The majority of human blood types, including the secretor, ABO and Lewis blood types are determined by three unique types of saccharides (). The α-1, 2 Fuc (H epitope) is the determinant of the secretor blood type, this saccharide is added to the precursor of the HBGAs by the α-1, 2 fucosyl transferase encoded by FUT2. The two saccharides, α-GalNAc and α-Gal (the A/B epitopes), are the determinants for the A/B blood types and are added to the H antigen by the A/B enzymes, respectively. The Lewis antigens are determined by the α-1, 3/4 Fuc saccharides called the Lewis epitopes that are added to the precursor by the α-1, 3/4 fucosyl transferase encoded by FUT3. Importantly, these three types of saccharides are also the major interacting sites of human NoVs 21
and thus might function as multi-selection factors of human NoVs.
Figure 2 Model of NoV-HBGA interaction. (a) Schematic of a HBGA product with the five saccharides indicated in different shapes and colors. The three major saccharide determinants of human blood types, H, A/B, and Lewis epitopes are indicated. R represents the (more ...)
We propose a new model, developed using available structural and functional analyses, in which human NoVs are sorted into three groups: the H-, A/B- and Lewis-binding groups based on the major interacting residues of the α-1, 2 Fuc, α-GalNAc/α-Gal, and α-1,3/4 Fuc saccharides, respectively (). The two GII strains, VA387 (GII.4) and VA207 (GII.9), belong to the H- and Lewis-binding groups, respectively. In addition, a number of GII strains revealed binding activities to the A and B secretors but not O secretors and non-secretors, such as MOH (GII.5) 5
, suggesting that they target the A/B epitopes as the major residues. However, these strains have not been analyzed by co-crystallization. These NoVs should be grouped in the A/B binding group.
A similar grouping principle based on the major vs. minor binding saccharides may apply to GI NoVs. For example, the well characterized NoV Boxer (GI.8)5
shows a similar binding pattern as that of VA207 and therefore is assigned to the Lewis-binding group. However, owing to the different genetic background and the distinct structures, amino acid composition, and binding modes of the HBGA binding interfaces between GI and GII, the assignment of binding groups for other GI strains might be different. For example, the Norwalk virus could be grouped in the A/B binding group because it targets α-GalNAc on the A antigen as its major binding residue17,20
. However, the Norwalk virus also targets β-Gal on the H antigen as the major interacting residue (). Therefore, further functional and structural analyses are necessary to confirm that similar grouping principle would fit in the GI NoVs.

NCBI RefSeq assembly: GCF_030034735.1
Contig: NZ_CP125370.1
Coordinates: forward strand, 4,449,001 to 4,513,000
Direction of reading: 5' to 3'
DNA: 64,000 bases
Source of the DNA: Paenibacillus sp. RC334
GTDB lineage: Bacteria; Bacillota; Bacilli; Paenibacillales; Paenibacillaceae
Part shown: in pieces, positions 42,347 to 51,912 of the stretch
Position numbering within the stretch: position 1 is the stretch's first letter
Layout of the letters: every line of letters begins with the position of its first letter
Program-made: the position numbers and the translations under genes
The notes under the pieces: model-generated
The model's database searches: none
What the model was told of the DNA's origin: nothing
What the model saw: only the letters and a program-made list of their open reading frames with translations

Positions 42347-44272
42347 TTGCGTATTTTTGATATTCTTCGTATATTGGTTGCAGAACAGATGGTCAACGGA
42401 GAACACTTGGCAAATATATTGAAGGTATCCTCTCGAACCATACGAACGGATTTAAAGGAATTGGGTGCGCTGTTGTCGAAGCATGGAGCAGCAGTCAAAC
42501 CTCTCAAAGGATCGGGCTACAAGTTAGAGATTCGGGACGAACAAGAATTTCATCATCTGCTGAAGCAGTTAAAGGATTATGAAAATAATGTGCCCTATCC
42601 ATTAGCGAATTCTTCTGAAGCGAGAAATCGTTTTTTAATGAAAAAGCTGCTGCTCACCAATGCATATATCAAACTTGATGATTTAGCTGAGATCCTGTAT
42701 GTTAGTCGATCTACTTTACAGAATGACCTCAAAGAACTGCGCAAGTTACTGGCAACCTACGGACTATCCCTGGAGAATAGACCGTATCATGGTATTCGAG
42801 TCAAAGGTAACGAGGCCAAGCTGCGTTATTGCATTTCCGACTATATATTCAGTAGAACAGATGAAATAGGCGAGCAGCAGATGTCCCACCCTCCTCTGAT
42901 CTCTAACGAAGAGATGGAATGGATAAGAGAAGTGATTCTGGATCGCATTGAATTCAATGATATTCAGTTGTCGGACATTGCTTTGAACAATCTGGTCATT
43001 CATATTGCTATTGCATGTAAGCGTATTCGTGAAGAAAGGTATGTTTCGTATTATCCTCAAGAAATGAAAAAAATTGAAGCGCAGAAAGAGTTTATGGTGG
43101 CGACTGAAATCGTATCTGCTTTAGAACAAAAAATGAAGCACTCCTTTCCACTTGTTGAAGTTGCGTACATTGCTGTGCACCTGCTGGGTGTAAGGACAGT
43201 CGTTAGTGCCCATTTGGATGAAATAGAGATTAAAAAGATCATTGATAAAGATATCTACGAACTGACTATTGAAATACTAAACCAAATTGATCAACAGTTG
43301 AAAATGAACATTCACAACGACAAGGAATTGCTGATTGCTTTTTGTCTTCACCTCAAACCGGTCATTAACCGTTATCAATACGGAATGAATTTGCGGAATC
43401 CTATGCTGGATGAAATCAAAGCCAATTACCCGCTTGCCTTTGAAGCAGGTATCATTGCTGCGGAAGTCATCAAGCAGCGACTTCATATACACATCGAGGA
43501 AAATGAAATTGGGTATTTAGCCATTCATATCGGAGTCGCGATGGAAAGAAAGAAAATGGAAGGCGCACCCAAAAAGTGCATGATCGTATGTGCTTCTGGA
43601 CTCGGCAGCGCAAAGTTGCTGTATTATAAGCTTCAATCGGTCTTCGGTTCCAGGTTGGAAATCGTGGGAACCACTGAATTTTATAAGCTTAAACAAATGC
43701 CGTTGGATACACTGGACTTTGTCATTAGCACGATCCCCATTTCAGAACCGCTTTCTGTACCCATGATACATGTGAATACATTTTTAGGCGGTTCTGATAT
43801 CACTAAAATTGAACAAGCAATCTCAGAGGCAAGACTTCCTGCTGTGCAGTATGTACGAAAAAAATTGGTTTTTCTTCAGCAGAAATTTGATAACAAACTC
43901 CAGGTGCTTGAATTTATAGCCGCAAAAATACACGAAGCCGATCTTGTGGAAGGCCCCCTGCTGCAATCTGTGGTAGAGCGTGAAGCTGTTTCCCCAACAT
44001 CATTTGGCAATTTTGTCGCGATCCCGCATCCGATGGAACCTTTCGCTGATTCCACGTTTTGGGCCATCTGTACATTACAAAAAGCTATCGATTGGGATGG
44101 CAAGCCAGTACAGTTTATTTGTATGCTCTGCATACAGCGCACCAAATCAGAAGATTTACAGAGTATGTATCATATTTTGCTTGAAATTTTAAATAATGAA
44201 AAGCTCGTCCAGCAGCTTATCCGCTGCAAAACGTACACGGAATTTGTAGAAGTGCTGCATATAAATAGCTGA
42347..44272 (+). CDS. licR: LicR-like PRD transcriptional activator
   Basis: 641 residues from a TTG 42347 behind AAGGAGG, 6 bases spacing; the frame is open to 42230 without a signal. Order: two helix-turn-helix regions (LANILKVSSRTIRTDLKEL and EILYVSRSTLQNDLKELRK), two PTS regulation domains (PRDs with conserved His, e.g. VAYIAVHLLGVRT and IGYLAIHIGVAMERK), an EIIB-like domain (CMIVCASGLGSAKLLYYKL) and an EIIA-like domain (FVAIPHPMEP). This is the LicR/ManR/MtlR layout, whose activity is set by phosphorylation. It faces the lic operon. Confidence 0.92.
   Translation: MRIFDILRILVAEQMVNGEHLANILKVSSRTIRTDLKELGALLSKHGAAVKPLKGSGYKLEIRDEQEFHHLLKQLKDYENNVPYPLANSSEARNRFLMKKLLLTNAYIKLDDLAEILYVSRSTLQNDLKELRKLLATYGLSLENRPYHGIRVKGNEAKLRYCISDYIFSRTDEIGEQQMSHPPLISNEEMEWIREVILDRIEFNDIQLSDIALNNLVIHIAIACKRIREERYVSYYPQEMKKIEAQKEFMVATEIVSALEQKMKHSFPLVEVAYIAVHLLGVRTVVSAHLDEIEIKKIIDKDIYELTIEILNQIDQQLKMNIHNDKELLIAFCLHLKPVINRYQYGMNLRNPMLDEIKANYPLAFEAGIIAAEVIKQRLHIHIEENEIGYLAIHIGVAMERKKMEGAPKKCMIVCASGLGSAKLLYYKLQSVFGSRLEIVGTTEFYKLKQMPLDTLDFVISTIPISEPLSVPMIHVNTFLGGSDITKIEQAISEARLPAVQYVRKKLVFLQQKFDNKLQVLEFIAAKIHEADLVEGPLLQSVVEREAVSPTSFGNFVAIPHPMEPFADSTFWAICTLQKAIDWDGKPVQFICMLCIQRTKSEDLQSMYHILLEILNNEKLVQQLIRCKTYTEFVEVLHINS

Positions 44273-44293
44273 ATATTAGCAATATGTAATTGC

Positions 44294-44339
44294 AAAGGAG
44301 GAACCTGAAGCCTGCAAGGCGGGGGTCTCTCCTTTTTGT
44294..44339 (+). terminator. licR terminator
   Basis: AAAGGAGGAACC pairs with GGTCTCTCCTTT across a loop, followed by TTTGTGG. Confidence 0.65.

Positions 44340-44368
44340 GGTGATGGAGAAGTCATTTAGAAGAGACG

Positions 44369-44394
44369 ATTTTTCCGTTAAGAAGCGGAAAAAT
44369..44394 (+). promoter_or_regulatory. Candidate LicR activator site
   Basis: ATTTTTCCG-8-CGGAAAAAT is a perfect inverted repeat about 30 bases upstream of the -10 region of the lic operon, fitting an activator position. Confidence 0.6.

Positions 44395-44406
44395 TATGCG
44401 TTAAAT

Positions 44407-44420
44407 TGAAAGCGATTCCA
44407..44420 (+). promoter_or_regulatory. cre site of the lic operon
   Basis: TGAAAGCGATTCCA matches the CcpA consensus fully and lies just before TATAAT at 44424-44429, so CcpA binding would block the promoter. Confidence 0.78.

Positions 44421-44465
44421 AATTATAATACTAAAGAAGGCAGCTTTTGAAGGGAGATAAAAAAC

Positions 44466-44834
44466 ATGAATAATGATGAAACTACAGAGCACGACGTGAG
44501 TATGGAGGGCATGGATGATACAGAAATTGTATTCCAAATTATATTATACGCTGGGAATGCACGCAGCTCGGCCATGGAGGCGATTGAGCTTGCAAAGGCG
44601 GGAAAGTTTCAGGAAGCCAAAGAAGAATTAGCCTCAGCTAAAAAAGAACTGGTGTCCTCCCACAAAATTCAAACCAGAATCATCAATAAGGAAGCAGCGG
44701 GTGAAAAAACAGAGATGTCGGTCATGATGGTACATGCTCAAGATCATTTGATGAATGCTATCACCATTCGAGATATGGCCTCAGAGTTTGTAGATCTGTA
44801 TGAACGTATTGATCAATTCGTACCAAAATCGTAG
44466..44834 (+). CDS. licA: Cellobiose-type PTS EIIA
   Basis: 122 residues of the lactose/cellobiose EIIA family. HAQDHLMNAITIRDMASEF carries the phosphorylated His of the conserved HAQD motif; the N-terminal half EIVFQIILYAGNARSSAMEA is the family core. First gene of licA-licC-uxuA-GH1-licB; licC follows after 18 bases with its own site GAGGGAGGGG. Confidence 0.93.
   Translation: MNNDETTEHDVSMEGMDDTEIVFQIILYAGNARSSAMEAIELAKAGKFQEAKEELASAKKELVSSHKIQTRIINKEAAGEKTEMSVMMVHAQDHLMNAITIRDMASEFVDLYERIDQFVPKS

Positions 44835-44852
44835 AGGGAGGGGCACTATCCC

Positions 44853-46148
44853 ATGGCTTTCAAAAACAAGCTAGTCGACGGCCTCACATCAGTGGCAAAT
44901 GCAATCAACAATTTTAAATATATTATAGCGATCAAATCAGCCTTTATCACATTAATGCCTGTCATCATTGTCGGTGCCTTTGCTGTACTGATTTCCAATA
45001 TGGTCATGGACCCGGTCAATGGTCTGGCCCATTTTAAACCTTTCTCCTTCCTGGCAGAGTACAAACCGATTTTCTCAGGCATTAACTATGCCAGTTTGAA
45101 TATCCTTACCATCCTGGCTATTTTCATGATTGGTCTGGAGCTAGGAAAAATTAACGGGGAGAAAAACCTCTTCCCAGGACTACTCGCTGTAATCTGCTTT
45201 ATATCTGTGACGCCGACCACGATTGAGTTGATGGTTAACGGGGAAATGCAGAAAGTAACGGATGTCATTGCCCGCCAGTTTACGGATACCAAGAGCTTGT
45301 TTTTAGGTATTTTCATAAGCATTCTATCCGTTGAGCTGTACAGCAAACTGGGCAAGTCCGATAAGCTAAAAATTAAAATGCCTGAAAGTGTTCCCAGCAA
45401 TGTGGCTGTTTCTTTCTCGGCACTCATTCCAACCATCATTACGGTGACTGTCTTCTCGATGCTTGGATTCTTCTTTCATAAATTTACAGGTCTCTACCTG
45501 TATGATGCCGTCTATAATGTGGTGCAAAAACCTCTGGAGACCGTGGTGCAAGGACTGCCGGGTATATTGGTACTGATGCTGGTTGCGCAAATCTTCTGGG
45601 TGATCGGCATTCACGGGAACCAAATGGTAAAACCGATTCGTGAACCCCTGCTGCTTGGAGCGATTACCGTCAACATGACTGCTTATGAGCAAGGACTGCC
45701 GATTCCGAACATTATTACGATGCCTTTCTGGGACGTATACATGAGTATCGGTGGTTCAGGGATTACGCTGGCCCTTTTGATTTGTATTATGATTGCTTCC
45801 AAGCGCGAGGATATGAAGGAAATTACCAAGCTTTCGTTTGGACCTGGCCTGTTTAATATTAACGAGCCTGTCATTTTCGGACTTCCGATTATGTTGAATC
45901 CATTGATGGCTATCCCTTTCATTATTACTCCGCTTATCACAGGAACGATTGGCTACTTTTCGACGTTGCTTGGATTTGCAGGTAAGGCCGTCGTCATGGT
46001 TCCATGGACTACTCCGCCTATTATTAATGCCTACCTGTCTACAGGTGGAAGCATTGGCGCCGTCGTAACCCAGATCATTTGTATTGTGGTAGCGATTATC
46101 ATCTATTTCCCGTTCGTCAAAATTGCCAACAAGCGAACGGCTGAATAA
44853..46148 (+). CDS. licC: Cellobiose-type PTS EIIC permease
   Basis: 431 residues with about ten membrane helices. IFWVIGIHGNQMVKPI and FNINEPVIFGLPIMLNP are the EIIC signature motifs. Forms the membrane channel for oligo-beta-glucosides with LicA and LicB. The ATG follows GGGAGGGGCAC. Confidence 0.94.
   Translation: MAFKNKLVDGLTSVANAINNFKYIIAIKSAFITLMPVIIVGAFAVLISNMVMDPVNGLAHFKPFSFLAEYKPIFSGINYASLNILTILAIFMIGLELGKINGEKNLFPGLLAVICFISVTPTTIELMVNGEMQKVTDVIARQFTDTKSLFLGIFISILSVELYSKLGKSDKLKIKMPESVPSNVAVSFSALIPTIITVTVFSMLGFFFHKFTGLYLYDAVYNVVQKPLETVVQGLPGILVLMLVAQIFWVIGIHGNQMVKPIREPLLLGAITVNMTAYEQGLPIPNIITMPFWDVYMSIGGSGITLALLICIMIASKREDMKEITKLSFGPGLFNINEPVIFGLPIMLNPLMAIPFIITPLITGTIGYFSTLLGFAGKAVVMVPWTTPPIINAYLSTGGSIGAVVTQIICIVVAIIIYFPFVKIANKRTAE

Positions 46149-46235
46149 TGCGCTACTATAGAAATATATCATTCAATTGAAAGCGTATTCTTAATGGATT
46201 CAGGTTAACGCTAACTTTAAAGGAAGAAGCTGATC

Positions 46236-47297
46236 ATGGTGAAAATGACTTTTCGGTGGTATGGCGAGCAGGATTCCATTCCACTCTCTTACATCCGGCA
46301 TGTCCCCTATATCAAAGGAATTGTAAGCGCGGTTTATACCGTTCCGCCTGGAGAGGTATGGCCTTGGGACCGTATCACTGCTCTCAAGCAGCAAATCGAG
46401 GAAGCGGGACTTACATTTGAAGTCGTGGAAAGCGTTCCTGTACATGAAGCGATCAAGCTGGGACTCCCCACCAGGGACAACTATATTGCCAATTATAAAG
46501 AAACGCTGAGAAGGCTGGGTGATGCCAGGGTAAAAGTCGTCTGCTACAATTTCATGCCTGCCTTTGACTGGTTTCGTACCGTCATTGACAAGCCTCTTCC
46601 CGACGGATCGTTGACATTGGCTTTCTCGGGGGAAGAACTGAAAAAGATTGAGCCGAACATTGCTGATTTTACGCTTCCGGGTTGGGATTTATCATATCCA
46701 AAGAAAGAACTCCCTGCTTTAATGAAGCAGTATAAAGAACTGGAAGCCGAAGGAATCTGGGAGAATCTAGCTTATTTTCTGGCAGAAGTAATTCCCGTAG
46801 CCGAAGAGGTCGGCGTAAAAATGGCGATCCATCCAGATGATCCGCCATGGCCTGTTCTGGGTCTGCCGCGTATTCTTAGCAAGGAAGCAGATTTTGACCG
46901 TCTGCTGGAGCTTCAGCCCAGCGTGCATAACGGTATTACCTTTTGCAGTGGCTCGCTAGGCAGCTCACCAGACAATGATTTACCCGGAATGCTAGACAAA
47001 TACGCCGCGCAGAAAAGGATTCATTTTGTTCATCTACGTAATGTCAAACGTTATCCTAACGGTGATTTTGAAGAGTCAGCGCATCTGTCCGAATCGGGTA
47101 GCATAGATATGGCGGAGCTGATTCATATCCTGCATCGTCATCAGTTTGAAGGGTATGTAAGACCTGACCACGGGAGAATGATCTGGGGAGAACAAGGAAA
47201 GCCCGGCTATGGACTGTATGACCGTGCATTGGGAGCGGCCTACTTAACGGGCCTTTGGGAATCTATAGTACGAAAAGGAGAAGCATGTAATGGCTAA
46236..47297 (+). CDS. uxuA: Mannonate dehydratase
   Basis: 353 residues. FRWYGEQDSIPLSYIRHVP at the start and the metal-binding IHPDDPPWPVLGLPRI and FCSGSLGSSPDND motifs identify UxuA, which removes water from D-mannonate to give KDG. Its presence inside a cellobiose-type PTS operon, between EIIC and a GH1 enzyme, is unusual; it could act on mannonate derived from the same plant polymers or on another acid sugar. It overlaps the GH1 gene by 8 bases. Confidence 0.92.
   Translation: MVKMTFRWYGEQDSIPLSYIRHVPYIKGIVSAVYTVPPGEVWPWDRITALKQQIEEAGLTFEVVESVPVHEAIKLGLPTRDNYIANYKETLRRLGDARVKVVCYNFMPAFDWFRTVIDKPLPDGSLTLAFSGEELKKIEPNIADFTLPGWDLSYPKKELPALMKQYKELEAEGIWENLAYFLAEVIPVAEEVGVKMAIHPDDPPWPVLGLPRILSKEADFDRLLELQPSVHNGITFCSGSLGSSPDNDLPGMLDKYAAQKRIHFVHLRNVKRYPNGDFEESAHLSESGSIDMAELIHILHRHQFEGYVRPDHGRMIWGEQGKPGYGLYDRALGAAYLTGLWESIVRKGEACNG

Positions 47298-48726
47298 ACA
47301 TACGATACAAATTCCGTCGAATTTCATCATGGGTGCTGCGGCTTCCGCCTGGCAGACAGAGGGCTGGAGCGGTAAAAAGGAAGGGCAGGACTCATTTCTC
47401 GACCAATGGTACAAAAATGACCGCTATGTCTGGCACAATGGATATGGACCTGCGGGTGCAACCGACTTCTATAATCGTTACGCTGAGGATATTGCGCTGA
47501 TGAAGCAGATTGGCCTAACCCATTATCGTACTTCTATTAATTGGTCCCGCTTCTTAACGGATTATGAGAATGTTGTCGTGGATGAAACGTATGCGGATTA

This proposed model emphasizes the critical roles of the major binding residues that are also the determinants of the three major human HBGA families (the ABO, secretor and Lewis families). Thus, the proposed model is likely to represent all possible repertoires of HBGAs interacting with NoVs and possibly other microbial pathogens of humans as well. The inclusion of one to two minor residues in the classification of the three binding groups, including the residues of the precursors of the HBGAs, provides further power to explain additional variations of NoV-HBGA interaction that could have biological significance.
With further information on the structure and function of the HBGA-binding interfaces of NoVs representing more binding patterns and/or binding groups, this model will be subjected to further refinement or modification. For example, as described above, the Norwalk virus is grouped in the A/B binding group, but it apparently has an alternative binding mode. Thus the final assignment of this strain could be dependent on a comparison of the binding modes of related strains in this genogroup. In addition, variation of binding affinity to the A antigen was found among different GII.4 epidemic variants 22
. Whether these variants should be classified in subgroups within the H-binding group needs to be determined. Furthermore, variable binding affinities of NoVs with similar genetic backgrounds to different antigens were reported 22–29
and need further study. Finally, GII.3 NoVs revealed an intermediate binding pattern between the A/B- and H-binding groups. They bind weakly to the H antigen in addition to strongly binding the A/B antigen5
. Whether these strains should be grouped in the A/B- or H-binding groups needs to be determined. Thus, while the classification of the three binding groups provides a valuable tool, variations or exceptions exist. Further studies to characterize the observed variations, particularly those possibly associated with the minor binding residues, and their impacts on the clinical outcomes and epidemiology are of high importance.